Beginner Violin Lessons Home
Left Hand Position
Learning the proper position of the left hand is another tricky task for
the beginner.  This is another position that feels very awkward to us,
and because we are unfamiliar with it we tend to clench the neck of
the violin, sometimes in a death grip!  So be constantly on the lookout
for tension in your hand as you learn this new skill.  Patience now will
save hours of frustration later!
    Step 1.  Create a stop sign with your left
    hand and turn it away from you.  See
    pictures for example.
Step 2.  Turn the stop sign so that it's facing you.
 This is your basic left hand position.
Step 3.  Slide your stop sign up and      
down the neck of the violin.  Do this a    
few times, and keep your hand loose    
and relaxed!



Step 4.  After sliding a few times, come to a stop near the scroll of
the violin.  Notice the open space in Christina's hand?  That's good!  
Do you see the space between her thumb and the violin neck?  This
can be clearly seen in both pictures. This means that the thumb is
relaxed and soft.  The hand is not squeezing the violin!  Use the mirror
often to check for tension.  You should be able to see daylight
between your thumb and the neck
Step 5.  Place the index (also known as 1st) finger on the
fingerboard.  It should come down on the tip with the knuckle pointing
up.  Don't let it land flat.  You will need to cut your nails!  Sorry ladies,
but it's worth the sacrifice.  Violinists
must have short nails.  
So now you know how to correctly place your left hand.  Practice in
front of a mirror and keep an eye on your hand!  There are many
mistakes to be made without even realizing it.  And they will severely
handicap your playing, so try to get it right from the beginning.  It's
much easier to do it now rather than later!  
Below are examples of common errors  that beginners will make.  
Examine the pictures carefully and then be quick to correct yourself if
you notice any of these flaws in your position.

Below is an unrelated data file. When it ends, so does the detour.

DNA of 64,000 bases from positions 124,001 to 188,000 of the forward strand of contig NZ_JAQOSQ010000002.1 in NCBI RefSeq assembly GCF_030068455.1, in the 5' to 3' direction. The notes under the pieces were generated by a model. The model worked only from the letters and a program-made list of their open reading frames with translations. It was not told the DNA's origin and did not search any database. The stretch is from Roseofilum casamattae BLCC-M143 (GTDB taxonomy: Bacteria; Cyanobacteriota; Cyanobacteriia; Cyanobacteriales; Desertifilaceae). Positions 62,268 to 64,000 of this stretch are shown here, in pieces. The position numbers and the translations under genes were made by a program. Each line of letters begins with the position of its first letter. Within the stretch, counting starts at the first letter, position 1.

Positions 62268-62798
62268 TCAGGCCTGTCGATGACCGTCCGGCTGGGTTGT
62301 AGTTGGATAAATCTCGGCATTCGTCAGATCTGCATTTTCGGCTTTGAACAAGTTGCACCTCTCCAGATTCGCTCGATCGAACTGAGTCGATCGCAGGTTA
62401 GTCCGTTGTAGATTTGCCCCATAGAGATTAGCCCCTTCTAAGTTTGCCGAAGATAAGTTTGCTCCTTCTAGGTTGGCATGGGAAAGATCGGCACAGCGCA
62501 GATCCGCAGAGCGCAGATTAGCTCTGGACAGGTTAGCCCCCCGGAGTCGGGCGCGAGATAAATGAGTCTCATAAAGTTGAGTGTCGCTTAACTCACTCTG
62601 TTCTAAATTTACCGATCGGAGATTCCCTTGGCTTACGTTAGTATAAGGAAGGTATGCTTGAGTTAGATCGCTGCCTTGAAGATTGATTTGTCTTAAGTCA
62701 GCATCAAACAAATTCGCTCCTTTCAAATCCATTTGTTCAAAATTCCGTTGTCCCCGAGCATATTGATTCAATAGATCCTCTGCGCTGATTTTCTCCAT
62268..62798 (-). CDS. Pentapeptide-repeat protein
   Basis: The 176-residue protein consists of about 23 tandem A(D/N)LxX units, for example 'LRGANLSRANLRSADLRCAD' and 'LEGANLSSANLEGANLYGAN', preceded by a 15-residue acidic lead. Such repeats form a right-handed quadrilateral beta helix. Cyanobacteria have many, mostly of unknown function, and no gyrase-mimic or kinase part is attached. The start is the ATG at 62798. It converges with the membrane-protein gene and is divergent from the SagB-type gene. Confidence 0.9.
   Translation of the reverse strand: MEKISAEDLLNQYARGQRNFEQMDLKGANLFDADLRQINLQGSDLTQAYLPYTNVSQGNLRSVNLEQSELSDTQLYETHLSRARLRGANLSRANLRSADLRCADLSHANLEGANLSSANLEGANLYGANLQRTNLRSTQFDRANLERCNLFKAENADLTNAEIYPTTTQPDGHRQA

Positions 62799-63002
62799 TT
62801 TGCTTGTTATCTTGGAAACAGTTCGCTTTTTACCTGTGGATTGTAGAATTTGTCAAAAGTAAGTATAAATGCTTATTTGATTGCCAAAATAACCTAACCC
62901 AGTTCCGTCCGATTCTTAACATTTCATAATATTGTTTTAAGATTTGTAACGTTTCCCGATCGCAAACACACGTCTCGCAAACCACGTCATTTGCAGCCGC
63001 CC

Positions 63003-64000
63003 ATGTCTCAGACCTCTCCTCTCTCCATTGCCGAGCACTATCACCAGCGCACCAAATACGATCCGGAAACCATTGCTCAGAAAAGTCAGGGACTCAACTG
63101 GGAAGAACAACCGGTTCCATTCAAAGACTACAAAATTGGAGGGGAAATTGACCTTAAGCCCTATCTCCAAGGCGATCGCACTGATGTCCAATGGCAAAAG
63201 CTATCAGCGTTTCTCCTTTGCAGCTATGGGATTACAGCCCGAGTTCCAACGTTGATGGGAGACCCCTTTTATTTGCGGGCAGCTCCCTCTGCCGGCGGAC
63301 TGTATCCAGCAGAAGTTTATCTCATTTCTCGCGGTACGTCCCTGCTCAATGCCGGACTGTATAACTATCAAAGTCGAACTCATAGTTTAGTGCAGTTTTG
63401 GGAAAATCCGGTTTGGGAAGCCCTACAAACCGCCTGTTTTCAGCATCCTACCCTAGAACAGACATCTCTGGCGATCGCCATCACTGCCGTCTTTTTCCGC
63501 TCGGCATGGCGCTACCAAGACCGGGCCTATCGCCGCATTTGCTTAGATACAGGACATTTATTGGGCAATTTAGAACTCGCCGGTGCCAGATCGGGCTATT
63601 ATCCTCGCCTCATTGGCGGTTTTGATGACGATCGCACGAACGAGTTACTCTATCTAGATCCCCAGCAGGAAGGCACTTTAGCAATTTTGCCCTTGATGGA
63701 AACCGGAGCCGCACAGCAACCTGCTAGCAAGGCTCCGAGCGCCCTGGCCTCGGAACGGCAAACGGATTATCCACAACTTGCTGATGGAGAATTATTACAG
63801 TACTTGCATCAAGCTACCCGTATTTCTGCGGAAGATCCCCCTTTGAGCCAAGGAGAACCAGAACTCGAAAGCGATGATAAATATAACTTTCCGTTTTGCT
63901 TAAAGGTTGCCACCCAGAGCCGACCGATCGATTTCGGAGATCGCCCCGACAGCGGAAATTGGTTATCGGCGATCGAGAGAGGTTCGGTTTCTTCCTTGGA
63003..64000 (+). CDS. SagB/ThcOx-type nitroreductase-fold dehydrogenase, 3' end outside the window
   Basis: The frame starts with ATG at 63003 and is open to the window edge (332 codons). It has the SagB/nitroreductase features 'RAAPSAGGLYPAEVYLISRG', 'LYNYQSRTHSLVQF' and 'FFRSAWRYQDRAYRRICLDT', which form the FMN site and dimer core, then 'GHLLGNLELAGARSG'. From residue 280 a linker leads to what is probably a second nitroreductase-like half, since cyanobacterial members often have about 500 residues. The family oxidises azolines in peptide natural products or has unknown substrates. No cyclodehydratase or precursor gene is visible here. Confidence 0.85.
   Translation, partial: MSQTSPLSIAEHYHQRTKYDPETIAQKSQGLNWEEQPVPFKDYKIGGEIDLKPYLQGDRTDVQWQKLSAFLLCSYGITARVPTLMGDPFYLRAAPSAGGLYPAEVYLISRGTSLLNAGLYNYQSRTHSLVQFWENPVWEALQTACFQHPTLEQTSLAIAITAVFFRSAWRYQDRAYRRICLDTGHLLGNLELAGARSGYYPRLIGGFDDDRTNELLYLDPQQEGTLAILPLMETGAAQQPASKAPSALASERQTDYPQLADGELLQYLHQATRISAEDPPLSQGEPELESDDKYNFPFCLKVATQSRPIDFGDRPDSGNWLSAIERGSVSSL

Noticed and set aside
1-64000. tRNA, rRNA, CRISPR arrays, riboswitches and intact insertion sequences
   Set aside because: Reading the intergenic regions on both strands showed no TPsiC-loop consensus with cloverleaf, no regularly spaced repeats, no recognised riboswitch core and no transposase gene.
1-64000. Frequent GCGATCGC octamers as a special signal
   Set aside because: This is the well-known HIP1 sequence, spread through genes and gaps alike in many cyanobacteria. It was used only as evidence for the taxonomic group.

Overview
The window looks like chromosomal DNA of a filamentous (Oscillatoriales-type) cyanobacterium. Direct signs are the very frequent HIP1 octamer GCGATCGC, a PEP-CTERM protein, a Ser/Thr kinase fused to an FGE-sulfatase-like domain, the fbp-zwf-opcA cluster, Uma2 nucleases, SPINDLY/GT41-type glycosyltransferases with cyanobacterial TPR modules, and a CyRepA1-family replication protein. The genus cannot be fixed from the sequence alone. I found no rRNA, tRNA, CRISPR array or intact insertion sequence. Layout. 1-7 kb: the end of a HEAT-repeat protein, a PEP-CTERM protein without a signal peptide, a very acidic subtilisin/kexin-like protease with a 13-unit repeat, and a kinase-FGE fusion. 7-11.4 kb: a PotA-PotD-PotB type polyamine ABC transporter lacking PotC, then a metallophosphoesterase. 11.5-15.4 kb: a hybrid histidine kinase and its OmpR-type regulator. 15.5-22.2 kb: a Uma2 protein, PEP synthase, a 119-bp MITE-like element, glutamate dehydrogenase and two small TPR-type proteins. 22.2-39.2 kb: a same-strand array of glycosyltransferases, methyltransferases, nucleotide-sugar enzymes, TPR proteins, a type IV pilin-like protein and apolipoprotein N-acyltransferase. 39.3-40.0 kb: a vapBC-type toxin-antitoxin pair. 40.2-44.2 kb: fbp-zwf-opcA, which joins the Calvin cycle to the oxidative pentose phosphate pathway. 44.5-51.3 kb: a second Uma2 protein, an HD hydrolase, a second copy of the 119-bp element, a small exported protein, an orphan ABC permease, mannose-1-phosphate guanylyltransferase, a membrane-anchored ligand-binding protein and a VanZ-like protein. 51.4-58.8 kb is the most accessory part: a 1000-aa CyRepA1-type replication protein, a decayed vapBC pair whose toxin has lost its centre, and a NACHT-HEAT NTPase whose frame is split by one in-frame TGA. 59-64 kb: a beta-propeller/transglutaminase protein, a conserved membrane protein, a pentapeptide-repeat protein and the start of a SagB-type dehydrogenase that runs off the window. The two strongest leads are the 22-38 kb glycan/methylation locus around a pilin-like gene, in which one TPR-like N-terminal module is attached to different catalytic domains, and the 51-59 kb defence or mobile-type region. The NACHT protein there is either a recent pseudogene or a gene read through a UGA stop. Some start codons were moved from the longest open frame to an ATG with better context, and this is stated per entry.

Here is an example of the most common error.  The
    wrist has collapsed and is supporting the weight of the
    violin. The violin needs to be supported by the thumb
    and the base of the index finger.  The beginner should
    never have their wrist touching the violin.

This is the 2nd most common error.  The finger is flat with
the knuckle pointing down.  This will result in poor intonation
and sloppy playing.  To fix this, point the knuckle up and
make sure you land on the tip of the finger, right by the nail.
    Another common error.  Notice how her elbow is
    pointing to the left, this will throw off the position of her
    hand and cause tension.  The elbow should just hang
    naturally from the hand.  And as the hand moves over
    the strings the elbow will follow. For example, when
    playing on the G string, the elbow will be much farther
    around than when playing on the E string.  But it should
    never point to the left in an awkward position.  Rule of
    thumb - if it looks awkward it probably is!  
    Another mistake.  The scroll of the violin has drooped, throwing
    off the balance and causing the wrist to collapse and support the
    instrument.  This can lead to injury if it is not corrected.  To fix
    this lift the scroll and find the balance between thumb and index
    finger.
    Sometimes after I correct a student with a drooping
    scroll the opposite happens!  Then they point the violin
    too high.  This makes you lose the balance of the violin
    because now you are fighting gravity.  This will strain
    the arm.  The solution?  Simply lower the scroll a little,
    it will feel much better!
Wow!  So much to remember!  But don't give up, you can do it!  It
just takes patience and time.  And patience
now saves hours of
frustration
later.  I'm telling you this from experience!  I developed a
lot of bad habits in my left hand during my first couple years of
playing.  And trying to change those habits later on was
not fun!  I
was very frustrated at not being able to advance in my playing due to
problems with my hand.  So take the time
now to get it right!  And if
you have questions send me an email.


Email Kim